As the Canadian psychologist, Keith Oatley, puts it, reading fiction is like, ‘the mind’s flight simulator.’ It’s a way to experience something without actually doing it and Oatley found that when reading, we identify with characters and understand their goals in a way that allows us to improve our social skills and empathy.
“Fiction and stories do a lot of things for us,” agrees William Chopik, a psychologist at the University of Michigan. “They expose us to uncomfortable ideas and provide us with the opportunity to take other people’s perspectives...”.
A Neuroscientist at Princeton has demonstrated this via brain scans; Diana Tamir found that when people read fiction, the part of the brain ‘linked to simulating what other people are thinking’ becomes more active. In fact, the belief that fiction is a key facilitator of improved emotional and behavioural patterns is finding ground to the extent that at the University of California Irvine for instance, medical students are now offered a humanities module, which allows them access to fiction, as part of their training. That is certainly a vote of confidence for the notion that reading is good for the mind.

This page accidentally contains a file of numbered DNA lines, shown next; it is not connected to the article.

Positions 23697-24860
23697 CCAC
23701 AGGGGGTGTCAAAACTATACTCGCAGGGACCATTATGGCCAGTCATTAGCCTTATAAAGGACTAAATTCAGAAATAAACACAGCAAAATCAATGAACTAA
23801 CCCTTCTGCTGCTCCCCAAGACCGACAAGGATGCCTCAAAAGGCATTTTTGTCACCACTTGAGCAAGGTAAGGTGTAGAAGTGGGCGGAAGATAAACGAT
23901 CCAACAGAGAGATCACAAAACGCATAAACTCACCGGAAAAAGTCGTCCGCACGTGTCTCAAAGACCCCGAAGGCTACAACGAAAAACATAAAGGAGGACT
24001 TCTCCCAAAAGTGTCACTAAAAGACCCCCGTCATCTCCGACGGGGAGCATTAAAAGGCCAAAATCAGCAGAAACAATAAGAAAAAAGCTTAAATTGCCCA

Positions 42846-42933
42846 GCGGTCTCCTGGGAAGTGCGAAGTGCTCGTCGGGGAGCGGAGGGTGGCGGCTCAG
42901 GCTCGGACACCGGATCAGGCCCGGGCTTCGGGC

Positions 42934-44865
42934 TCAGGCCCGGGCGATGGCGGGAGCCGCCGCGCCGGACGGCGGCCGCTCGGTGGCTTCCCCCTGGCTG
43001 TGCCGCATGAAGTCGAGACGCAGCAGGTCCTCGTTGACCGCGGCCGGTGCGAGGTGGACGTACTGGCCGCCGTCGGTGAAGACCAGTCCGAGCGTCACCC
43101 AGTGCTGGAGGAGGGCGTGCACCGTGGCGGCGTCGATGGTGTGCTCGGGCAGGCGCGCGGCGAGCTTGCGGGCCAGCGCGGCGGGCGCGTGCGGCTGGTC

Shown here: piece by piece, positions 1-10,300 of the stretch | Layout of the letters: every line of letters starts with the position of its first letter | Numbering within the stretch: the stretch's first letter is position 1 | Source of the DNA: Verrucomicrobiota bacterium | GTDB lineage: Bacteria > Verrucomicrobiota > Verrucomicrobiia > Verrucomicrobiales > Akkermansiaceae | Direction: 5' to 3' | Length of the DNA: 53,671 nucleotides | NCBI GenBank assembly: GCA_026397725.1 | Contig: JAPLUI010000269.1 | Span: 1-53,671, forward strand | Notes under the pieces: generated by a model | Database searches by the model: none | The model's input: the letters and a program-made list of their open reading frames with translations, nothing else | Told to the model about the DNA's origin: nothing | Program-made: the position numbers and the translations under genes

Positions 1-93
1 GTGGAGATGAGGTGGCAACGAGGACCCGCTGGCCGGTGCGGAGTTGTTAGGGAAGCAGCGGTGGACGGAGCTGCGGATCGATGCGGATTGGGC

The obvious literary benefits and the knowledge gained from reading aside, important as they are, we may well be improving our chances of success at work and in our future lives, simply by picking up a book now and again. As the Harvard Business Review explains ‘reading literary fiction is an effective way to enhance the brain’s ability to keep an open mind while processing information.’
Perhaps it’s time to join that book club if you haven’t already.
How Reading Fiction Increases Empathy and Encourages Understanding | Discover Magazine
The Case for Reading Fiction (hbr.org)
Does reading fiction make us better people? - BBC Future
Entering the Business World? Flex Your Empathy Muscle | TalksForTeens